Exit Interview: Linda Quick, Force In Florida Health Care
Linda Quick has been a force in Florida health care policy for decades.
Quick—who was born at Coral Gables Hospital—spent 40 years working in health care. The past two decades of that were with the South Florida Hospital and Healthcare Association, which represents hundreds of hospitals and health-care businesses on legislative and industry issues.
Quick has had an insider’s view of some of the biggest policy and economic events affecting the health of Floridians.
And as of January, she’s retired.
“I did tell my staff that if anyone asks can they get me a retirement present—tell them as long as it doesn’t need a wall or a shelf,” said Quick as she was in the process of packing up an office wallpapered in plaques certificates of gratitude from health-care organizations and community groups.
Quick took time between boxes to talk about what she’s learned and where health care in Florida is going.
Q: In your more than two decades with the South Florida Hospital and Healthcare Association, how have you seen the business of health care change in Florida?
A: The good news for the population in South Florida is that people are healthier. We as a society have institutionalized use of seatbelts, and even though Florida doesn’t require it, we wear helmets, and we go to the gym and we pay attention to what we eat. And, we tend to need hospitalization less.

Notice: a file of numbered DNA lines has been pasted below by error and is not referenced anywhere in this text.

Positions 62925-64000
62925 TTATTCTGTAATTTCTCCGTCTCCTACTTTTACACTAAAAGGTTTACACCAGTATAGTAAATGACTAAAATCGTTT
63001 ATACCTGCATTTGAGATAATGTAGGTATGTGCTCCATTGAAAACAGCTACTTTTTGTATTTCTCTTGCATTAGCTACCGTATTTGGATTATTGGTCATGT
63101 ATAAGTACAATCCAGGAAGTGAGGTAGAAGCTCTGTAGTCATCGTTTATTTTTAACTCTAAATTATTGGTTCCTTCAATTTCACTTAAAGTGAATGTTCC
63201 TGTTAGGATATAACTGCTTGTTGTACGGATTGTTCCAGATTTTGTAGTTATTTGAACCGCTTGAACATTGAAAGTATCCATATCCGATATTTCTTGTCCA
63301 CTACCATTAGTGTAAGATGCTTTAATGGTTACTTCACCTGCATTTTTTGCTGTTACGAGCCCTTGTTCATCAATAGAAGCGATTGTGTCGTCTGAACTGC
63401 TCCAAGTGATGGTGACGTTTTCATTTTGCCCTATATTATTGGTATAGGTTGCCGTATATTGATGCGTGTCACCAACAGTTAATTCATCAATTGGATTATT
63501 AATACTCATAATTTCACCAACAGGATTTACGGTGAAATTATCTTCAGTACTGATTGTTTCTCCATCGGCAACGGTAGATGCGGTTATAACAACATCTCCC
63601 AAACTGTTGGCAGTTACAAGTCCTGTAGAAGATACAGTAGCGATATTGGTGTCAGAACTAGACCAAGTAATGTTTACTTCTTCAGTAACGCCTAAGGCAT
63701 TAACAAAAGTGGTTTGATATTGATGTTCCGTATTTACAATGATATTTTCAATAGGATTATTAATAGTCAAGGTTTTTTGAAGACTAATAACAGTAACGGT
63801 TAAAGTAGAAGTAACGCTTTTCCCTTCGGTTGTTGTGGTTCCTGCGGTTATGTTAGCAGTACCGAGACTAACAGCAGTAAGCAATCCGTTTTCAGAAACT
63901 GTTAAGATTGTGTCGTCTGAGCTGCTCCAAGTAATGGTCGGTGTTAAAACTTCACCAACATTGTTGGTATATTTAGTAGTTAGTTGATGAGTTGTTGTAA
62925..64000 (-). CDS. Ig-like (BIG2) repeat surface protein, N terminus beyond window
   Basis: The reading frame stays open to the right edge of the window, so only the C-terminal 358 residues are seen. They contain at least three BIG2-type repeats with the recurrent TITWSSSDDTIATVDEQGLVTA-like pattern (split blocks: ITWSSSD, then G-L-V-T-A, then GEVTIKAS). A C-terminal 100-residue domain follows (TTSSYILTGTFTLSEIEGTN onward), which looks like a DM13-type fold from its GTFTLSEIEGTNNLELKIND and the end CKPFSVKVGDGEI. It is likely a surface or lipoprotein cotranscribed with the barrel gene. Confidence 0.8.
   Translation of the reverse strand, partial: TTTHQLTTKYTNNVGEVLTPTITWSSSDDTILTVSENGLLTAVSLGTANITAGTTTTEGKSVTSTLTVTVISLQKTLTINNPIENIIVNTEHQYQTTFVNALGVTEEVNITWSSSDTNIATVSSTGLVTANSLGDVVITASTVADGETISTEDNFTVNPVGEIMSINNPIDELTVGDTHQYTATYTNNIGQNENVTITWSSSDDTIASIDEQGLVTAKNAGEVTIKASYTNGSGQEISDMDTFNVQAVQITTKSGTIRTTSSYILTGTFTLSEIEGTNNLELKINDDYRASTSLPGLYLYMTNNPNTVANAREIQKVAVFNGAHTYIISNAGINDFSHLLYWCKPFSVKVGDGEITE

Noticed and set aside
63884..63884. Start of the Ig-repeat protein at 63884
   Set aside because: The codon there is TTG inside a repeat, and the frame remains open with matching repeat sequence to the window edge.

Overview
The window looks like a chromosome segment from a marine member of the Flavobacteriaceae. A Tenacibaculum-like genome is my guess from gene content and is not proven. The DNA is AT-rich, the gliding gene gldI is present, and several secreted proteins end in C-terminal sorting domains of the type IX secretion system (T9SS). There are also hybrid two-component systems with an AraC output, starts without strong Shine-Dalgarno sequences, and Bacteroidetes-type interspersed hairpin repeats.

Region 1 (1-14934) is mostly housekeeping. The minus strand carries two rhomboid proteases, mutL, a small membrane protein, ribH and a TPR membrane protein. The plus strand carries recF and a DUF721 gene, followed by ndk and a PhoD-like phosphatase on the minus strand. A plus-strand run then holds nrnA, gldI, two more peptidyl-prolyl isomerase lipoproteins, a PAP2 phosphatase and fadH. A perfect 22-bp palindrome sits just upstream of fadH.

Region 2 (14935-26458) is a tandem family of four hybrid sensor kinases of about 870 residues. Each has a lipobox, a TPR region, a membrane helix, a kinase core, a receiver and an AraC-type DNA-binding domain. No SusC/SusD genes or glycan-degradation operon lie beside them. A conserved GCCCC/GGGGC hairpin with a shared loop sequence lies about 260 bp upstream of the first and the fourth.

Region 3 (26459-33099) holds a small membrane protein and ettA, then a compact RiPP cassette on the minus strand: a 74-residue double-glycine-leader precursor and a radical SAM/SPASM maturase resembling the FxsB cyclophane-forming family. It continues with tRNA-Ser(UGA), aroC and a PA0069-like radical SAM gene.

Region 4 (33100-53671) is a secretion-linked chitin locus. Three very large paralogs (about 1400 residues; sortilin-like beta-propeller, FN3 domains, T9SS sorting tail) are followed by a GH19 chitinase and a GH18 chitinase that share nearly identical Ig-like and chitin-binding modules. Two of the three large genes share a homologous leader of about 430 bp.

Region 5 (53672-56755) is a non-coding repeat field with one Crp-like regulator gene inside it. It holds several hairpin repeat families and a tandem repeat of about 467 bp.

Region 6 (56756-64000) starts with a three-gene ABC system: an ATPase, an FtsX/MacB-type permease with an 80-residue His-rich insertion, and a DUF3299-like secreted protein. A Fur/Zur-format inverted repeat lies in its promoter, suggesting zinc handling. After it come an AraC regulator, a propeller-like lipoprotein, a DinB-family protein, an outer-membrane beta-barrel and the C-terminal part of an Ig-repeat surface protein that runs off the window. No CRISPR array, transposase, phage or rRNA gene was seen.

So one of the most obvious changes over time is the decrease of inpatient utilization or as hospital administrators would have called it some decades ago, “heads in beds.” And for everyone that's really pretty good news.
The second reason, besides doing a better job of [people] staying well, is that technology and pharmacology have made it so that almost everything you need from a hospital, you can get, and leave in the same day.
Q: What has the Affordable Care Act meant for hospitals in Florida?
A: The best part of that is the state of Florida has close to 2 million more insured people than we did before. For the institutions, it means less uncompensated care.
The Catch 22: in order to buy affordable coverage, people purchased low-premium, high-deductible health plans. So to some extent you're still sort of uninsured for the initial several thousand dollars.
Q: Last year, the issue of Medicaid expansion was a long fight. And ultimately Tallahassee lawmakers decided not to expand Medicaid. Because it was such a dominant issue in the Legislature, what got lost that you think lawmakers need to be paying attention to?
A: The fact that we are paying for it.
In our tax money. Our insurance premiums are higher if we’re buying insurance.
I think they’ve lost sight of the fact that the nurses still get paid, the doctors still get paid, the equipment still gets bought. We're just paying for your own plus a piece of somebody else's.
Q: What happens next for you? What are you doing next?
A: I'm retiring from this position, I’m not retiring from life. My accountant told me I had to create a company. I named it The Quick Bernstein Connections Group.
What I have done most of my career is introduce people to people they should know and don't.
I would love to write; I certainly plan to do some of that.
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